Presentation on theme: "1 New Hampshire Coalition on Aging Annual Meeting October 28, 2009 “…to raise new ideas and improve policy debates through quality information and analysis."— Presentation transcript:
1 New Hampshire Coalition on Aging Annual Meeting October 28, 2009 “…to raise new ideas and improve policy debates through quality information and analysis on issues shaping New Hampshire’s future.” Board of Directors Donna Sytek, Chair John B. Andrews John D. Crosier, Sr. William H. Dunlap Sheila T. Francoeur Chuck Morse Todd I. Selig Stuart V. Smith, Jr. James E. Tibbetts Brian F. Walsh Kimon S. Zachos Martin L. Gross, Chair Emeritus Staff Steve Norton, Executive Director Ryan Tappin Cathy Arredondo Watching the World Change
2 Takeaways Challenge Myths Each Community Needs to Watch and Understand The Power of Demographics Planning for Workforce Issues Realities require different approaches
3 Myth? We are a state of natives who have been living here for 100s of years.
4 Myth? Are We Old? Median Age Oldest? Maine = 42 Youngest? Utah = 29 Average of US = 37 New Hampshire = 40 NH Rank = 42 Percent Over 65 Oldest? Florida = 17% Youngest? Alaska = 7% Average of US = 13% New Hampshire = 13% NH Rank = 32 2006-2008 American Community Survey 3-Year Estimates 2008 Census Population Estimates
17 What Happens to Demand if Population over 65 Doubles?
18 Aging Schools Housing Health Care What Will the Boomers Do? Balance of Government And Private Economic Development Quality Of Life Transportation Rails I93 Zoning And Livable Communities Migration Uncertainty: It’s A System, Not Static
19 Major Policy Levers Which May Affect Issue of Aging and Migration Transportation Housing Prices ‘Retaining Youth’ Initiatives (55 Initiative, the Arts) Information Highway Conservation, Quality of Life, Water and Sewer Business Development State and Community Investment Taking Advantage of Regional Opportunities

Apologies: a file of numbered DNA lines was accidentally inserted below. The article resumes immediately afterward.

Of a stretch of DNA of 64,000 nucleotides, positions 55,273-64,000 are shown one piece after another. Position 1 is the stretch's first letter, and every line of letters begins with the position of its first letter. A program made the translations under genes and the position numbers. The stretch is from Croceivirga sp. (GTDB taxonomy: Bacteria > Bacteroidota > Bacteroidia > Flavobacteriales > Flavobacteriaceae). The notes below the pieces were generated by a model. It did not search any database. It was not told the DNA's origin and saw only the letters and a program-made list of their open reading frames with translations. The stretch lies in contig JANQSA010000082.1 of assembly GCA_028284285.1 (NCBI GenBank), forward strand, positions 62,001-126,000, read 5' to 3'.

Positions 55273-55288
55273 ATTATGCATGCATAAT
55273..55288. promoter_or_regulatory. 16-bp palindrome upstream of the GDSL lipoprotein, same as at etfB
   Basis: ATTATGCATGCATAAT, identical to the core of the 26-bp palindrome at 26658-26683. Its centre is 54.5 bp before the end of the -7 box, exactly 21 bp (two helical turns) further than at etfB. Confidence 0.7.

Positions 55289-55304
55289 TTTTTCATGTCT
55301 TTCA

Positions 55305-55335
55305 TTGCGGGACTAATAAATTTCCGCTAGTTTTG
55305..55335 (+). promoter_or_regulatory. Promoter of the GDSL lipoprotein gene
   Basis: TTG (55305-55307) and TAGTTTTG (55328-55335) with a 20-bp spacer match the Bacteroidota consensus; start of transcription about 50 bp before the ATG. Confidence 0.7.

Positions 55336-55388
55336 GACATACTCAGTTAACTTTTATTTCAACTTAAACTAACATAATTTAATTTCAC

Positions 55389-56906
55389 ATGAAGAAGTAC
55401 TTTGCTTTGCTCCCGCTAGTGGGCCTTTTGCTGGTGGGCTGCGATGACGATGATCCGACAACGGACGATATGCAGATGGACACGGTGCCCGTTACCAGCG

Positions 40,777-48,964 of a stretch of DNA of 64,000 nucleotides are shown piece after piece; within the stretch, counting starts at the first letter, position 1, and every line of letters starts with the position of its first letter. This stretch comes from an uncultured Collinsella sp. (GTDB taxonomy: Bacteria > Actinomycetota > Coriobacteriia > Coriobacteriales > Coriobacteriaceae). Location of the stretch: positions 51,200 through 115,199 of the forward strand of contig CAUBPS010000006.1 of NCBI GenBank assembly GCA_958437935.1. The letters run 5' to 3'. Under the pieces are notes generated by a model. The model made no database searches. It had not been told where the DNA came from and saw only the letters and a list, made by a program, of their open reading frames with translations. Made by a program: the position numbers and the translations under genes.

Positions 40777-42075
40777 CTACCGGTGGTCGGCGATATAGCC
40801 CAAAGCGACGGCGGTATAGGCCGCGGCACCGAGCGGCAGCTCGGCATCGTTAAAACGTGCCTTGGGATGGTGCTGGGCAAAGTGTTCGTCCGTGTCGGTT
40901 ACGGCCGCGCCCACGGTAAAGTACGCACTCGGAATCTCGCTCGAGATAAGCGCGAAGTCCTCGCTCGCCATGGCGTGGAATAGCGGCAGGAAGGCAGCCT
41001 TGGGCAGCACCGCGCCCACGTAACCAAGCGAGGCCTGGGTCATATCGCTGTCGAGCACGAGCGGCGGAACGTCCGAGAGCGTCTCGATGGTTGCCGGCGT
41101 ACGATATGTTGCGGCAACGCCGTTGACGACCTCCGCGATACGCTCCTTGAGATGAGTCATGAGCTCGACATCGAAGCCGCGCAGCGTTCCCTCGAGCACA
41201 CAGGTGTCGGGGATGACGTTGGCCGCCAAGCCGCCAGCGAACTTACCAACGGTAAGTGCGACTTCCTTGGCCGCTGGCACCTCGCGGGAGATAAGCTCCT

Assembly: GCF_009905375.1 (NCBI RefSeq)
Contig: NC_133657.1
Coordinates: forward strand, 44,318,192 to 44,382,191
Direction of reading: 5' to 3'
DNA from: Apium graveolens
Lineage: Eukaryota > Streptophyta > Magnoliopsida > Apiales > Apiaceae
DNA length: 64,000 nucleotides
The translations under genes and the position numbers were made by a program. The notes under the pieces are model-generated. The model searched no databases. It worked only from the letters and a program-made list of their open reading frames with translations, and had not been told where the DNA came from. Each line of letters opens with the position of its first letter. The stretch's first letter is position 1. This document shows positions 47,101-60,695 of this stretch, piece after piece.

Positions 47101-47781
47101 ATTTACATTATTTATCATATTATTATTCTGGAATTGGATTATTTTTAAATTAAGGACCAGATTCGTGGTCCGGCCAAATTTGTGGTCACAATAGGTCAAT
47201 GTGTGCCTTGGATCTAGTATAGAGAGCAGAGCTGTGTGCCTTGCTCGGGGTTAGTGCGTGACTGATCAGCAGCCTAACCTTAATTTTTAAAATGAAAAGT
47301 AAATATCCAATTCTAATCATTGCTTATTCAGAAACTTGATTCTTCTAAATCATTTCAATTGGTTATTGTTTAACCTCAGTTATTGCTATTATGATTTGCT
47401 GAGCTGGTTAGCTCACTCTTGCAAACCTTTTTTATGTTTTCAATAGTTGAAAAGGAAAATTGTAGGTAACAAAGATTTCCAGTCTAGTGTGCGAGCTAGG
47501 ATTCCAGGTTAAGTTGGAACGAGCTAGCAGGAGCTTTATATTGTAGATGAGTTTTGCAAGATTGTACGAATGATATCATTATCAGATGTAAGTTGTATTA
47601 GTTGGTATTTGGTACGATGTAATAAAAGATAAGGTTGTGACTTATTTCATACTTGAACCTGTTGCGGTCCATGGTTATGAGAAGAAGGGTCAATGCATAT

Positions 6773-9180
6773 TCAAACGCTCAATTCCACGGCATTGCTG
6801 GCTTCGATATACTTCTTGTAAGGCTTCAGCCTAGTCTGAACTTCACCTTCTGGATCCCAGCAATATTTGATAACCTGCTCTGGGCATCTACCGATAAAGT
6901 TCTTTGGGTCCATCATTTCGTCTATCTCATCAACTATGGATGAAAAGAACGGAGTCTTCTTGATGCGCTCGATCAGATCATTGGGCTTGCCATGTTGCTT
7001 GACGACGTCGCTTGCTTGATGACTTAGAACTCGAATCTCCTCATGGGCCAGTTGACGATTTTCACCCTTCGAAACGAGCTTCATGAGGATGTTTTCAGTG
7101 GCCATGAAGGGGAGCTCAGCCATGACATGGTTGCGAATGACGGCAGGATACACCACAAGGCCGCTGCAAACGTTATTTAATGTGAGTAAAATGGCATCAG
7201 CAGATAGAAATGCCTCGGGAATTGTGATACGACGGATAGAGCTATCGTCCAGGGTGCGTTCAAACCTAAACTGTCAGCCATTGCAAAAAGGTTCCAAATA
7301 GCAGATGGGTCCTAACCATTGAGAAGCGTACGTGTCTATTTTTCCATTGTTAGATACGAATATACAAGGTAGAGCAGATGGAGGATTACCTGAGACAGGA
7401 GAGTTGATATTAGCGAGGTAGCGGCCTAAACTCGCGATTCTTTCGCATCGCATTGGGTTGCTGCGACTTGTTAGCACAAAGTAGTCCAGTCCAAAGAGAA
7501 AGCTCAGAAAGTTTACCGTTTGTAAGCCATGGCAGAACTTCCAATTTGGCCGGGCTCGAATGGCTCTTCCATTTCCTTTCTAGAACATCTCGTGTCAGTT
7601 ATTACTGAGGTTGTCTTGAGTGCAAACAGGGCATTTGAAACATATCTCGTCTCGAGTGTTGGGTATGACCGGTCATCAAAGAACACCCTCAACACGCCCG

20 Workforce: A Caregiver Crunch by 2030 (if not before!) How are we going to take care of the elderly? In Coos county, there is almost 1 resident over 85 for every 5 women age 25-44. By 2030, projections suggest there will be 1 resident over 85 for every 2 women age 25-44. We will not have enough caretakers if population grows as predicted.
21 New Expectations World War II cohort (born from 1928 to 1945)World War II –Key characteristics: conformity, conservatism, traditional family valuesconservatism Baby Boomer cohort #1 (born from 1946 to 1954)Baby Boomer –Key characteristics: experimental, individualism, free spirited, social cause oriented Generation Jones or Boomer cohort #2 (born from 1955 to 1964) –Key characteristics: less optimistic, pragmatic, general cynicism Generation X cohort (born from 1965 to 1980)Generation X –Key characteristics: quest for emotional security, independent, informality, entrepreneurial Millennial Generation cohort also called Generation Y (born from 1981 to 2001)Millennial Generation –Key characteristics: quest for physical security and safety, heightened fears, acceptance of change, technically savvy, environmental issues Source: William Strauss and Neal Turning “Fourth Turning”
24 What is NH? The Tech Corridor? The Lakes Region The North Country The Seacoast The Capital Region The Monadnock Region Mt Washington Valley
25 The Future is Uncertain but Opportunities Exist Speed of Change Watch the Demographics –Recession changing migration patterns Recession changes income –Aging will occur. –Yes, we are aging, but when do real problems emerge? Do the right models of care exist for a new generation? –Transportation (where are people living?) –Other services (meals on wheels, congregate meals, adult home and adult day care?) Changing disability and demand for services offer new opportunities and partnerships –Mental Health/Health Care Needs? –Employers and care giving (we have childcare ….) ? Budget Realities require different approaches